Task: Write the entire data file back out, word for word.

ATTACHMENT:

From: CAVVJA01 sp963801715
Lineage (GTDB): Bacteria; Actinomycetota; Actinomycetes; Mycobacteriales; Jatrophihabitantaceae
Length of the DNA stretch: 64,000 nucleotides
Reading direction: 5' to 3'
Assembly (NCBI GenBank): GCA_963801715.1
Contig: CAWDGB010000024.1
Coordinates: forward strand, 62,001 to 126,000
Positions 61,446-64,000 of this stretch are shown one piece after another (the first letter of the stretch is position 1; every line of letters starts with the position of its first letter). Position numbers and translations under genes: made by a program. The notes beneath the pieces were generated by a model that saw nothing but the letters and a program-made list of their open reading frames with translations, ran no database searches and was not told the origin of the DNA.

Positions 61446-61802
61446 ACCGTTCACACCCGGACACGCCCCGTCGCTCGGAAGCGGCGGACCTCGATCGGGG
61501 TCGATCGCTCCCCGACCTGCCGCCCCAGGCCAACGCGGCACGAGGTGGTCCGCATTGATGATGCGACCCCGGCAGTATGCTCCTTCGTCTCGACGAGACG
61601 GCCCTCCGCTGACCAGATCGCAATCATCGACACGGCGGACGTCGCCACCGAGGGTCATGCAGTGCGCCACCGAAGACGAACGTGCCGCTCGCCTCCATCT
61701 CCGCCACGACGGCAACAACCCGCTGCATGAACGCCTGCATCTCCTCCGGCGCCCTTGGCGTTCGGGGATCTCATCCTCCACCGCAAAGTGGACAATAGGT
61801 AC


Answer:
From: CAVVJA01 sp963801715
Lineage (GTDB): Bacteria; Actinomycetota; Actinomycetes; Mycobacteriales; Jatrophihabitantaceae
Length of the DNA stretch: 64,000 nucleotides
Reading direction: 5' to 3'
Assembly (NCBI GenBank): GCA_963801715.1
Contig: CAWDGB010000024.1
Coordinates: forward strand, 62,001 to 126,000
Positions 61,446-64,000 of this stretch are shown one piece after another (the first letter of the stretch is position 1; every line of letters starts with the position of its first letter). Position numbers and translations under genes: made by a program. The notes beneath the pieces were generated by a model that saw nothing but the letters and a program-made list of their open reading frames with translations, ran no database searches and was not told the origin of the DNA.

Positions 61446-61802
61446 ACCGTTCACACCCGGACACGCCCCGTCGCTCGGAAGCGGCGGACCTCGATCGGGG
61501 TCGATCGCTCCCCGACCTGCCGCCCCAGGCCAACGCGGCACGAGGTGGTCCGCATTGATGATGCGACCCCGGCAGTATGCTCCTTCGTCTCGACGAGACG
61601 GCCCTCCGCTGACCAGATCGCAATCATCGACACGGCGGACGTCGCCACCGAGGGTCATGCAGTGCGCCACCGAAGACGAACGTGCCGCTCGCCTCCATCT
61701 CCGCCACGACGGCAACAACCCGCTGCATGAACGCCTGCATCTCCTCCGGCGCCCTTGGCGTTCGGGGATCTCATCCTCCACCGCAAAGTGGACAATAGGT
61801 AC